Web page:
Shoreline Festival brings out hundreds and raises awareness about shoreline conservation
on October 10, 2011
Fred Casanares got to Point Pinole Park a little before 8 a.m. on Saturday. He fired up the grill at 10 a.m. with almond wood, because it burns cleaner than charcoal.
For the next five hours, Casanares cooked hundreds of pounds of burgers, hot dogs, quesadillas, and skirt steak, while smoke wafted around the festival and the persistent long lines in front of the grill.
“I can’t even calculate how many people I’ve fed,” he said, wiping the trails of sweat of his forehead with the back of his hand. “It’s got to be over 600.”
If he had fed everyone at the Shoreline Festival at Point Pinole, he would have had to double that – about 1,200 people gathered for the seventh annual event, said Andrés Soto, the festival coordinator.
“The idea is to celebrate the north shoreline and to educate people about the ecology of the shoreline, the frugality of it and the need to protect it,” Soto said.
Richmond has some of the last undeveloped shoreline in the Bay Area at Point Pinole Regional Park and Soto is fighting to expand the protected area south.
Right now, the Richmond Development Corporation and two families own the land just south of the gun club below Point Pinole.
The region is in a light industrial zone and one of the most disputed issues in the city’s General Plan update is a proposal to rezone the area as recreational open space, Soto said.
The property owners are against the rezoning because it would bring the property value down. The East Bay Regional Park District can take the property via eminent domain but would have to pay fair market value for it, and buying property in an industrial zone would be millions of dollars more expensive than buying the same piece of property in a recreational zone.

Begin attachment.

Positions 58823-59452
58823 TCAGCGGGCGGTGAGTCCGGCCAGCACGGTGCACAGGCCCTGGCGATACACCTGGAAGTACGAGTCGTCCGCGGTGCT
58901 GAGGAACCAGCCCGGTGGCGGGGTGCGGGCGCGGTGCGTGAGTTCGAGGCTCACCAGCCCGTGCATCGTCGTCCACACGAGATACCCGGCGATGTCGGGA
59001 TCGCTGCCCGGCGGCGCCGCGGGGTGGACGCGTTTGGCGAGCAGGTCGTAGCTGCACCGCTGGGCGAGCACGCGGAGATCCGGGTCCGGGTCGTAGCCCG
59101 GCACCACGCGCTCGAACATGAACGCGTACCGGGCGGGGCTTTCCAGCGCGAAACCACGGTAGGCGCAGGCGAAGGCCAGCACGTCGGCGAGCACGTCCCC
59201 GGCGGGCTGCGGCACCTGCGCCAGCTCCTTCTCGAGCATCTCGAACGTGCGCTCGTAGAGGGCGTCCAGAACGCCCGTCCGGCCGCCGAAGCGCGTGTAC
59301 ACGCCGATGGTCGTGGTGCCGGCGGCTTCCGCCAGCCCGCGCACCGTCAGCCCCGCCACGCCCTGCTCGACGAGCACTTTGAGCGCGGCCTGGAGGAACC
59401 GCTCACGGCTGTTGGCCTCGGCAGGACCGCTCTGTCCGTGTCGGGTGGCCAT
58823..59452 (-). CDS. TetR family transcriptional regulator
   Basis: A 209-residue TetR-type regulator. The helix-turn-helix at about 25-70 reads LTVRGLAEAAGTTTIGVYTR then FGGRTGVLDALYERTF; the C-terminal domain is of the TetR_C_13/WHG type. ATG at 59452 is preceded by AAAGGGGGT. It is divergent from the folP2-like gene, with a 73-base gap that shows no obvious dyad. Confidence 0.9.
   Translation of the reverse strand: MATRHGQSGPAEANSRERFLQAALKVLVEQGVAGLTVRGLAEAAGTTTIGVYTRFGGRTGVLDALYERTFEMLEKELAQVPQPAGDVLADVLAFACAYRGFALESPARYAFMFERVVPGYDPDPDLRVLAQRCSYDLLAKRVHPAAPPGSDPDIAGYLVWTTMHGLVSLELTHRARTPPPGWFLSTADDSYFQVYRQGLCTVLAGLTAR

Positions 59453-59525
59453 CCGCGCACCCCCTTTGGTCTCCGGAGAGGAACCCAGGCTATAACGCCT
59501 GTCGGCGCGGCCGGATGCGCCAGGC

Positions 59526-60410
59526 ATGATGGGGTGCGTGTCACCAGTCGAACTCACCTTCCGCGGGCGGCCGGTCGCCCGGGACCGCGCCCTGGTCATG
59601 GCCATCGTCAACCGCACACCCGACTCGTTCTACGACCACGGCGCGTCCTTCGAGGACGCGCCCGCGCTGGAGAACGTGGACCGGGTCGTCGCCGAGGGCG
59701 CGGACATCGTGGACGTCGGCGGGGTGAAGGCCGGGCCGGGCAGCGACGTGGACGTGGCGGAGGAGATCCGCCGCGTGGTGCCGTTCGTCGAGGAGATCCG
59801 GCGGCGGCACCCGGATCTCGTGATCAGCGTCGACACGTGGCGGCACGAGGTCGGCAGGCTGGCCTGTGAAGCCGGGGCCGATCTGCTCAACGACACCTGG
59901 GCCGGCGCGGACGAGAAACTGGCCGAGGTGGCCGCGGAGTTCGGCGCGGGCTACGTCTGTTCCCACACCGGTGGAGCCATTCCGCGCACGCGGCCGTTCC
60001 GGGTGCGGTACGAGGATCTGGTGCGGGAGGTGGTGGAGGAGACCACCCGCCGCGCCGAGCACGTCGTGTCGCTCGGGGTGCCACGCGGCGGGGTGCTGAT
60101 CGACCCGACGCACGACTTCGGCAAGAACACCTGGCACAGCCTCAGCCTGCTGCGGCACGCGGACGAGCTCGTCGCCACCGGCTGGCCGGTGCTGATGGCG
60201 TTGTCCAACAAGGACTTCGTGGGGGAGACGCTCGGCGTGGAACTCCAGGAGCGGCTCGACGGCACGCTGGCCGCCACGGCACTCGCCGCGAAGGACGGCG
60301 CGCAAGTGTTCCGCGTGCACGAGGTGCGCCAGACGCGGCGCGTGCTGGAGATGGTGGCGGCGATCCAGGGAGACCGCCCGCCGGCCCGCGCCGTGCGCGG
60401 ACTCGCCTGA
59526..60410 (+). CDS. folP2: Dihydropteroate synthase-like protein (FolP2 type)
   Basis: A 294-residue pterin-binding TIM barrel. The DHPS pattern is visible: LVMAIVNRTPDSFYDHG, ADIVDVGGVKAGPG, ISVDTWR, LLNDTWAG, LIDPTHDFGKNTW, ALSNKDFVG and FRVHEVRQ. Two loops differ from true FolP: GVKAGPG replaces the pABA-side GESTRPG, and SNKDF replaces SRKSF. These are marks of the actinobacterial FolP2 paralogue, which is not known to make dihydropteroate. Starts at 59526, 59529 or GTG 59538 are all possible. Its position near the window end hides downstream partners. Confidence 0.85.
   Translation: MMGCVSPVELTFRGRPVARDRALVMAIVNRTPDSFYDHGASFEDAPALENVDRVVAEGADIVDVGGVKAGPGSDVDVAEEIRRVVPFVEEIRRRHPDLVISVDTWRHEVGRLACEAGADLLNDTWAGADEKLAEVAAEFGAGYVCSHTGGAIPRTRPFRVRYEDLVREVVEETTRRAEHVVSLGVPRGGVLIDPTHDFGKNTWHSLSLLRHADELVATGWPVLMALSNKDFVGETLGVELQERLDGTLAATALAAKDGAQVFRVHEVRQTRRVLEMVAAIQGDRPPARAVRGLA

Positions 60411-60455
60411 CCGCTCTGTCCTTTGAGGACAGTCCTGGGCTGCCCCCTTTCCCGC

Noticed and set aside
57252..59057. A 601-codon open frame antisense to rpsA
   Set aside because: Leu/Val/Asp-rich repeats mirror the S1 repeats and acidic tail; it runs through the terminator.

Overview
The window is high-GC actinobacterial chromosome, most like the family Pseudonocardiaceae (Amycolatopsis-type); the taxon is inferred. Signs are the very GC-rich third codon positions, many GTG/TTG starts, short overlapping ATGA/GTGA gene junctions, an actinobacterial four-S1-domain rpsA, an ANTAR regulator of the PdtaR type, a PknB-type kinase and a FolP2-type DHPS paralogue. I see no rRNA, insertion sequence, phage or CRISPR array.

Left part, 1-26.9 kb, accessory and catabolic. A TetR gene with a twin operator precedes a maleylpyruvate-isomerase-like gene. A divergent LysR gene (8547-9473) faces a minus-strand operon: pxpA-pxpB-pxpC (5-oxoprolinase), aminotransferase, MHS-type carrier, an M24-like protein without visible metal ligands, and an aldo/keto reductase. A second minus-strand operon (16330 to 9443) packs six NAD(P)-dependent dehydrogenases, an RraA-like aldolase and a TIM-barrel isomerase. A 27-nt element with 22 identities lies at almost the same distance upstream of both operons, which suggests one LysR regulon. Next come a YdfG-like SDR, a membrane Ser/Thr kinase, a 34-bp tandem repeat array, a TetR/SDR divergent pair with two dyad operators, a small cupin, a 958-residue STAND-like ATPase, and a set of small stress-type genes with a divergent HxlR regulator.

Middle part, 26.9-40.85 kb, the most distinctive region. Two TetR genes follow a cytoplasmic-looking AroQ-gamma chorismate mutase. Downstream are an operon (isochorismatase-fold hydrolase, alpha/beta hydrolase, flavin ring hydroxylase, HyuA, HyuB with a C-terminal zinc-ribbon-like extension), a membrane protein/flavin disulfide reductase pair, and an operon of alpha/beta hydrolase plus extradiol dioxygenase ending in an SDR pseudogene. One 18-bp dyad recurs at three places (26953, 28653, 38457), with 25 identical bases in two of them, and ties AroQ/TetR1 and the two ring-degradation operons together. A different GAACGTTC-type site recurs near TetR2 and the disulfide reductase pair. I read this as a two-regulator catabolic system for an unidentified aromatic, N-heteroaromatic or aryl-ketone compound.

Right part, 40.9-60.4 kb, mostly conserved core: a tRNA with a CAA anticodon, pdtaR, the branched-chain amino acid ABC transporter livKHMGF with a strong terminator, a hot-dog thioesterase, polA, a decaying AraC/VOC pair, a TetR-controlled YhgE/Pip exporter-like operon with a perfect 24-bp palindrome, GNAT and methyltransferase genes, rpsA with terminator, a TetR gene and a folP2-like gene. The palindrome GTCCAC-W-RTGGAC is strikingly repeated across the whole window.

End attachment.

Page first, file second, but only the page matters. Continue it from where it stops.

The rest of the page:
“An area like the north shoreline truly needs to be protected and some would have us develop it,” Mayor Gayle McLaughin said. “That to me is an atrocity.”
Organizing the community to help protect against unnecessary development is a mission of the Shoreline Festival, said Whitney Dotson, a member of the Board of Directors of Citizens for East Shore Parks and organizer of the event.
A spectrum of people of all ages and from Richmond and neighboring communities spent all day at the festival, listening to live bluegrass and eating barbeque.
Linda Blackmon, a Parchester resident for 60 years, has been going to Point Pinole Park since she was a child.
Back then trees densely blanketed the area from the Giant Highway down to the shoreline. It was all trees, Blackmon remembered. She said she doesn’t like the creeping industry and the destruction of the natural state of the park.
Even young community members, like 16-year-old Anthony Holly, expressed grief about the state of the park. “The trash is pitiful, it’s ghetto,” said Holly, who uses the park to walk, chill and enjoy the fresh air a few times a week with his friends.
Despite the gravity of the concerns, the Shoreline Festival is a celebration and people were enjoying the cloudless day.
Ten-year-old girl scouts instructed festival goers on the construction of pinecone birdfeeders while a small, wooden train trolleyed ecstatic toddlers in little circles.
There were tug-of-war battles, potato sack races and a fishing competition on the docks.
Multiple booths, including The Sierra Club and EcoVillage Farms gave out free plants, like oak trees, Swiss chard, mustard greens and broccoli. The organizers distributed about 200 bicycle helmets, Andres Soto said.
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